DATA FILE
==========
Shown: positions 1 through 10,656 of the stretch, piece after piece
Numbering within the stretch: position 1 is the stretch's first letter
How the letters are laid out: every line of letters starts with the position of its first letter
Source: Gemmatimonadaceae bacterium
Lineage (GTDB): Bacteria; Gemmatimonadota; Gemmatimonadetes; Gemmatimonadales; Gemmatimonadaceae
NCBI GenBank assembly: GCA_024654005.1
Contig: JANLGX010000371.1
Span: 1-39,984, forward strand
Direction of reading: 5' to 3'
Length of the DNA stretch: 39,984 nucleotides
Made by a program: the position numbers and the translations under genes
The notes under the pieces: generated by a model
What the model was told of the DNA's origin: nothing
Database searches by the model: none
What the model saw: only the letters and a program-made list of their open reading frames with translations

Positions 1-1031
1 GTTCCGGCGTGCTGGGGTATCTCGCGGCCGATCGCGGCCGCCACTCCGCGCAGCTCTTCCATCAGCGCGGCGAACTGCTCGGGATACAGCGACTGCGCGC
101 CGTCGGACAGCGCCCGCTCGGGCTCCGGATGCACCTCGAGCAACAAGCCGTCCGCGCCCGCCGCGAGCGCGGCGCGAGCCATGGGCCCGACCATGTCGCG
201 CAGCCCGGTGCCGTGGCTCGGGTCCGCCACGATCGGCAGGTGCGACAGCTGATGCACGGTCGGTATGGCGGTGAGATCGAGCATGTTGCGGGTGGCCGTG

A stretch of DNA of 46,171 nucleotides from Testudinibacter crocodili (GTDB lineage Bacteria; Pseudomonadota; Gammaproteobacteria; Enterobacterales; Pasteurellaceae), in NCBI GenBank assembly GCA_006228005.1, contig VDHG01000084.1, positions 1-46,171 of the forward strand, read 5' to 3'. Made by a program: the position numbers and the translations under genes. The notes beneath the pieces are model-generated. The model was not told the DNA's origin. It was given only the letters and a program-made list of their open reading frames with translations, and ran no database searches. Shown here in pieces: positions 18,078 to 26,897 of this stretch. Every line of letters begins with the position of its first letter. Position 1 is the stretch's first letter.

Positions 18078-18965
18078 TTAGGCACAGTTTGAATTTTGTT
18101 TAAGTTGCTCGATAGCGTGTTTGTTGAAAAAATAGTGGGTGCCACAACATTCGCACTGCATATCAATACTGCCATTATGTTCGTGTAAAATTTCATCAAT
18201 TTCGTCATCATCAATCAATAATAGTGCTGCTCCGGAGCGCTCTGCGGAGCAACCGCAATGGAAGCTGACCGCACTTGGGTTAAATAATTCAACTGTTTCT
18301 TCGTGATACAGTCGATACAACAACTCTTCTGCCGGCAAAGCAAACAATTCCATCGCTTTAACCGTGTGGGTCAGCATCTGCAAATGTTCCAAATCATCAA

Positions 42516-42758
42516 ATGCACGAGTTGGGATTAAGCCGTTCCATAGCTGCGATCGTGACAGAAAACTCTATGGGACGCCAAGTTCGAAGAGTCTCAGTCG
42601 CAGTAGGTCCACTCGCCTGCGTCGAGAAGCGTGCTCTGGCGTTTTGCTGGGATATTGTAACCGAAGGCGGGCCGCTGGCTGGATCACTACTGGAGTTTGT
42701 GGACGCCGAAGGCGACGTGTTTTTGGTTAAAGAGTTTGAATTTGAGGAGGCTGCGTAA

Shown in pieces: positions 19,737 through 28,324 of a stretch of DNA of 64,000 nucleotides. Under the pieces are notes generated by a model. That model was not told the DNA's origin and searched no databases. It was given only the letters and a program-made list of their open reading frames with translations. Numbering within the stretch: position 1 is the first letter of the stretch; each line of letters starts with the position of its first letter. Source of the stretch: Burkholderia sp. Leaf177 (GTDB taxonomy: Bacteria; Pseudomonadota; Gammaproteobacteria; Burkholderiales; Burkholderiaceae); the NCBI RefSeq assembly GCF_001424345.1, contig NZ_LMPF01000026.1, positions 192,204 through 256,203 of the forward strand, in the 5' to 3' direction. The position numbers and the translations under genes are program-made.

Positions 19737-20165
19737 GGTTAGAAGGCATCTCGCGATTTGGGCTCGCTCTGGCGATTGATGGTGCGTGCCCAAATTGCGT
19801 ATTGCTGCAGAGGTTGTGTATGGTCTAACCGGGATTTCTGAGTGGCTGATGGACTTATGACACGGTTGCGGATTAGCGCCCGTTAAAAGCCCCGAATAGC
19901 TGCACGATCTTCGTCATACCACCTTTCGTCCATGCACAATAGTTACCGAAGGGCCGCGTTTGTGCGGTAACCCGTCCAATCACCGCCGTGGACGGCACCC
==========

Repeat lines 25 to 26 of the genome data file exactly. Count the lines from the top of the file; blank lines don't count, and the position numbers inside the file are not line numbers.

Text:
18301 TCGTGATACAGTCGATACAACAACTCTTCTGCCGGCAAAGCAAACAATTCCATCGCTTTAACCGTGTGGGTCAGCATCTGCAAATGTTCCAAATCATCAA

Positions 42516-42758